Without a doubt, one of my favorite features is the power rear window, which lowers into the lower half of the hatch—a hallmark of many generations of the 4Runner!
Out of 10
The 4Runner comes standard with Bluetooth hands-free calling, including voice commands, so you can call your friends from the trail and tell them how much fun they're missing.
If you want more than that, you’ll have to dive into the options. A 6.1-inch touchscreen is optional in the Trail trim, but standard if you select the Trail Premium sub-trim. It comes with iPod/aux connectivity, HD radio and an integrated backup camera. What the base Trail does not offer, and for which you’ll have to opt up to the Trail Premium, is the Entune App Suite. This includes BING web searches, Pandora streaming radio and restaurant searches and dinner reservations through OpenTable.
The Trail model also features some serious off-road tech, such as Crawl control, which is effectively cruise control for the trail. The system modulates the brake and throttle so you can focus more on the trail ahead.
Out of 10
The 4Runner comes standard with Vehicle Stability Control, Traction Control and an antilock braking system, with Brake Assist and Smart Stop Technology. It also features a full bevy of front and side impact airbags, side impact door beams and a tire pressure monitoring system.
If you're not used to driving a traditional, truck-based SUV, the 4Runner may seem a little unsafe to drive, but after some getting used to it, you should feel perfectly fine. These vehicles benefit from rough construction that will withstand a significant impact. The upright construction also means that the 4Runner actually has better visibility than many new other vehicles on the market.
Out of 10
Part of the 4Runner’s legacy is that it tends to hold its resale value as well as a Lexus. Any Toyota retains its value well, but a Toyota that has the additional effect of a loyal following of outdoor enthusiasts? The $40,505 sticker price of our test vehicle may seem steep for a 5-passenger SUV, but it's sure to fetch more coin when you are done with it than a ubiquitous and anonymous crossover.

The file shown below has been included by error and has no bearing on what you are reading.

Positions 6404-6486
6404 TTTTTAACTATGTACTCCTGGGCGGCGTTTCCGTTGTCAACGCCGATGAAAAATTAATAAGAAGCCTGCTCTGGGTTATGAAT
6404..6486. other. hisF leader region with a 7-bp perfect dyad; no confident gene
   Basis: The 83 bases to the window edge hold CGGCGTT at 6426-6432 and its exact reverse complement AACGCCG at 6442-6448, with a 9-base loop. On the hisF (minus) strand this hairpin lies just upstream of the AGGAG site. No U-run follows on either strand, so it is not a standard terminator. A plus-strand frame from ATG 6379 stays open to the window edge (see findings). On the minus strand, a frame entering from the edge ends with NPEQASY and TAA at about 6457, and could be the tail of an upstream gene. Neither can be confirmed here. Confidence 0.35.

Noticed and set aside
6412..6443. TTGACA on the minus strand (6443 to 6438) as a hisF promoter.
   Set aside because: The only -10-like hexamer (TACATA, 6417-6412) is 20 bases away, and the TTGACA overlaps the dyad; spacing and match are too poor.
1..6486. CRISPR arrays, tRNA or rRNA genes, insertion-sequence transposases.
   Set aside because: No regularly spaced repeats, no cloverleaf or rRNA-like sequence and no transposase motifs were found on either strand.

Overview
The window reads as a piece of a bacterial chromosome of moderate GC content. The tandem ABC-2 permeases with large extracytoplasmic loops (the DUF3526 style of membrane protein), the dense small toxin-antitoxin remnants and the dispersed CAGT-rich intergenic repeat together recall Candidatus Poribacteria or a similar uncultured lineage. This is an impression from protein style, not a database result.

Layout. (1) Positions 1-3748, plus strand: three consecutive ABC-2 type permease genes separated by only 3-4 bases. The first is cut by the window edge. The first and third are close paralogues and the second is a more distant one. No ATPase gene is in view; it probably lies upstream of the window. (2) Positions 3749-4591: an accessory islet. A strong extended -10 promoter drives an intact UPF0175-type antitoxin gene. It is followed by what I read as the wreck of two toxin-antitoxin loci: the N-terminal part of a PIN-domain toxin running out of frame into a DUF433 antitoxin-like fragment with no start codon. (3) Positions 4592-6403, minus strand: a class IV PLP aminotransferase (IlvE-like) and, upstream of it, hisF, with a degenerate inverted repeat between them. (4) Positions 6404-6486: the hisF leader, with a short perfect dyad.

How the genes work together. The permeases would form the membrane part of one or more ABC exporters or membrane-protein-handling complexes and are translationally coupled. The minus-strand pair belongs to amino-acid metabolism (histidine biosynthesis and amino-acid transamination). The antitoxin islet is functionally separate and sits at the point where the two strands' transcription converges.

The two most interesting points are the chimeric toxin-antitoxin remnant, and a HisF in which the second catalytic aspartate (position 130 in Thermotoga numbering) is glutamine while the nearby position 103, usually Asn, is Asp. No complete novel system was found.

It is somewhat of an understatement to describe the 4Runner as a “unique” vehicle. It has the capability of a Jeep, the refinement (when properly equipped) of a Lexus and the practicality of a Honda CR-V. It is a best-of-all-worlds scenario, but only for those who have diverse tastes in activities. If you don’t camp, mountain bike, kayak or take the kids to soccer practice, then the 4Runner might not be the vehicle for you. But for those who seek a rugged vehicle that's as good in the mountains as it is on the freeway, the 4Runner is like a lumberjack attempting the waltz—and executing it perfectly.
From open-wheel racecars to specialty off-road vehicles, George Kennedy has driven it all. A career automotive journalist, George has been a producer and senior writer at WheelsTV, an associate editor at Autoblog.com and a freelance contributor to Hemmings Classic Wheels. He is currently an editor at BoldRide.com and is a featured contributor to the Boston Globe.